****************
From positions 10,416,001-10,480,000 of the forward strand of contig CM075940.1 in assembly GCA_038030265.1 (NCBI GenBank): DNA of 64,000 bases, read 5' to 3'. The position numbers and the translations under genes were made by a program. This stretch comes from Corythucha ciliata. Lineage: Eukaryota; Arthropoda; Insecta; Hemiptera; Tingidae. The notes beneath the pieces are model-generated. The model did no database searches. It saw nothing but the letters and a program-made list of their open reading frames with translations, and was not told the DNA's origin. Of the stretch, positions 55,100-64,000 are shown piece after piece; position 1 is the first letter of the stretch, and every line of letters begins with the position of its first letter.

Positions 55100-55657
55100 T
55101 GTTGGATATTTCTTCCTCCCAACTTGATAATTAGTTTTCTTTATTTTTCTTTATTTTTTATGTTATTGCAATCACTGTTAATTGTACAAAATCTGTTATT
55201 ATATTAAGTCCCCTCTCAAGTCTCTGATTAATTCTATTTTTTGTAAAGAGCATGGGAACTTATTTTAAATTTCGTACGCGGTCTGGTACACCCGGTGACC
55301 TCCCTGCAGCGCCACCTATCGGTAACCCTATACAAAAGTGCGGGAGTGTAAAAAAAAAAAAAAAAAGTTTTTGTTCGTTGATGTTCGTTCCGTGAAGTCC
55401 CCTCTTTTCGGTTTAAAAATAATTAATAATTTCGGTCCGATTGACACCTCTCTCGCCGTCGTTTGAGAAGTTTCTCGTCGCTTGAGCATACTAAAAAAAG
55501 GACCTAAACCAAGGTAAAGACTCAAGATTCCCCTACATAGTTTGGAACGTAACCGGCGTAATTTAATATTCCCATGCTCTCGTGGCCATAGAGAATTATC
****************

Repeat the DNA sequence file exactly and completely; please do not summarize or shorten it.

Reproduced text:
From positions 10,416,001-10,480,000 of the forward strand of contig CM075940.1 in assembly GCA_038030265.1 (NCBI GenBank): DNA of 64,000 bases, read 5' to 3'. The position numbers and the translations under genes were made by a program. This stretch comes from Corythucha ciliata. Lineage: Eukaryota; Arthropoda; Insecta; Hemiptera; Tingidae. The notes beneath the pieces are model-generated. The model did no database searches. It saw nothing but the letters and a program-made list of their open reading frames with translations, and was not told the DNA's origin. Of the stretch, positions 55,100-64,000 are shown piece after piece; position 1 is the first letter of the stretch, and every line of letters begins with the position of its first letter.

Positions 55100-55657
55100 T
55101 GTTGGATATTTCTTCCTCCCAACTTGATAATTAGTTTTCTTTATTTTTCTTTATTTTTTATGTTATTGCAATCACTGTTAATTGTACAAAATCTGTTATT
55201 ATATTAAGTCCCCTCTCAAGTCTCTGATTAATTCTATTTTTTGTAAAGAGCATGGGAACTTATTTTAAATTTCGTACGCGGTCTGGTACACCCGGTGACC
55301 TCCCTGCAGCGCCACCTATCGGTAACCCTATACAAAAGTGCGGGAGTGTAAAAAAAAAAAAAAAAAGTTTTTGTTCGTTGATGTTCGTTCCGTGAAGTCC
55401 CCTCTTTTCGGTTTAAAAATAATTAATAATTTCGGTCCGATTGACACCTCTCTCGCCGTCGTTTGAGAAGTTTCTCGTCGCTTGAGCATACTAAAAAAAG
55501 GACCTAAACCAAGGTAAAGACTCAAGATTCCCCTACATAGTTTGGAACGTAACCGGCGTAATTTAATATTCCCATGCTCTCGTGGCCATAGAGAATTATC